For the European Central Bank, success as the euro area’s financial supervisor may begin this weekend with a few failures.
At noon in Frankfurt on Oct. 26, investors will learn which of the currency bloc’s 130 biggest banks fell short in the ECB’s year-long examination of their asset strength and ability to withstand economic turbulence. After two previous stress tests run by the European Banking Authority didn’t reveal problems at lenders that later failed, the ECB has staked its reputation on getting this exercise right.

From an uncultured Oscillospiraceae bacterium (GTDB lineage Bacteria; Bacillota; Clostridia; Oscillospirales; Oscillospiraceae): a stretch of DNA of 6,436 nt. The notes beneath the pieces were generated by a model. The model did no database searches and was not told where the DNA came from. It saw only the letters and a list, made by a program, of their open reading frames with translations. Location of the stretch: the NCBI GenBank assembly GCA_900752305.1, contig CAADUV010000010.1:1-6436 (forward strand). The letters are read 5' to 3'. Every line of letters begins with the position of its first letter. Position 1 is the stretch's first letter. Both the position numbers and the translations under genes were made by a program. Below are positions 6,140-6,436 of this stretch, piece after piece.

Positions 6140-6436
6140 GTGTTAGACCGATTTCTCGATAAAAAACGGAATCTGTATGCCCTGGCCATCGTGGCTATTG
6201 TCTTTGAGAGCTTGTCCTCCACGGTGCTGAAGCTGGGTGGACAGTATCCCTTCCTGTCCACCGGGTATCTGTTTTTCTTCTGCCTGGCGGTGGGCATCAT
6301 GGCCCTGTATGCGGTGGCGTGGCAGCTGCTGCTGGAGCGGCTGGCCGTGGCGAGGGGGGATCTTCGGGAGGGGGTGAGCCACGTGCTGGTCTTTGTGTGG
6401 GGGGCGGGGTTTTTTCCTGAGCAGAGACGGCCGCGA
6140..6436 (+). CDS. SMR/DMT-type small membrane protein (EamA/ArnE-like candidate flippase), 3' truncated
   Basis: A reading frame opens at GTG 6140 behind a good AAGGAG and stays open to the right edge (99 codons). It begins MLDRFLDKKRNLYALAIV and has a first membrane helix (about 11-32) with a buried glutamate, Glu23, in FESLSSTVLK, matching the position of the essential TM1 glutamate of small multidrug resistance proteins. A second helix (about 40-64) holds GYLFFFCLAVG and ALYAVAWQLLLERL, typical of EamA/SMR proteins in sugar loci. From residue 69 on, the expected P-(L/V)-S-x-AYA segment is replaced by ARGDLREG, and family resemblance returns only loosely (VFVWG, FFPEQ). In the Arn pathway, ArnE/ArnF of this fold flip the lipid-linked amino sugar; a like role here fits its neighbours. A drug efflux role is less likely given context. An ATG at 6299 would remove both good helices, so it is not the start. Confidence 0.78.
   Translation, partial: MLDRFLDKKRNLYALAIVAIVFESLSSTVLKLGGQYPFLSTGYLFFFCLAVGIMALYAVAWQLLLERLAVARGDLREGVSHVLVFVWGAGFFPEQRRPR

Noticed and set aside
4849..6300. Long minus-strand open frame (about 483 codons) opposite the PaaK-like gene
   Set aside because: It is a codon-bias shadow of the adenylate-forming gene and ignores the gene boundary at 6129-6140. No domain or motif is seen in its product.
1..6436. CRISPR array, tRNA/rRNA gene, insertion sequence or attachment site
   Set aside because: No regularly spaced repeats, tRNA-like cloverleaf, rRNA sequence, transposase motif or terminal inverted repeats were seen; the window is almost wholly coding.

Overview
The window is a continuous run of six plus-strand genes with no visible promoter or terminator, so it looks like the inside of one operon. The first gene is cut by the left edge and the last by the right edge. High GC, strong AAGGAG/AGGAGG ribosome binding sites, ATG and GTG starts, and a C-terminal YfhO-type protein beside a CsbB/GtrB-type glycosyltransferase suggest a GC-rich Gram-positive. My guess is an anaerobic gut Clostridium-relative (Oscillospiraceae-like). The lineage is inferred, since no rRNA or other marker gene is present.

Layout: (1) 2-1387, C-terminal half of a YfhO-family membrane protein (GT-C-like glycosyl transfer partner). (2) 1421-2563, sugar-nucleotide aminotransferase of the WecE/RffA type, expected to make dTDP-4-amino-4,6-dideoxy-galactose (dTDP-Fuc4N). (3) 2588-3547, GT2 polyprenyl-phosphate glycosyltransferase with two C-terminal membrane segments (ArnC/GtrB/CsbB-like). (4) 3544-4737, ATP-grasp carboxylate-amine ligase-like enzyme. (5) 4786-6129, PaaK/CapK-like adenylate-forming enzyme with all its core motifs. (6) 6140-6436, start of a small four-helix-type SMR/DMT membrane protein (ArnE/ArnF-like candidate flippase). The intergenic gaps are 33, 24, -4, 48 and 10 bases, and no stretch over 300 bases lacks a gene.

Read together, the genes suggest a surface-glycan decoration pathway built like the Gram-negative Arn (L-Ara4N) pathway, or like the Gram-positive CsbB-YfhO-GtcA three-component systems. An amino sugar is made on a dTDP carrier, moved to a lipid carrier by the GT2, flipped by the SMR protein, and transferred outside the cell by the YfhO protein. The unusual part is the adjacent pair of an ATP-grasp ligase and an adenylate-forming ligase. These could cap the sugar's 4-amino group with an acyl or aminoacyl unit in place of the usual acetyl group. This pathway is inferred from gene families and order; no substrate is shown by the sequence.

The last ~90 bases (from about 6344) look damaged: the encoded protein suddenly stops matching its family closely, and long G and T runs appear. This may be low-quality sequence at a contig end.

The two-part audit known as the Comprehensive Assessment forms one pillar of the ECB’s effort to move the euro zone forward after half a decade of financial turmoil by disclosing the extent of the damage. Since the beginning, ECB President Mario Draghi has said banks need to fail to prove the losses of the past have been dealt with.
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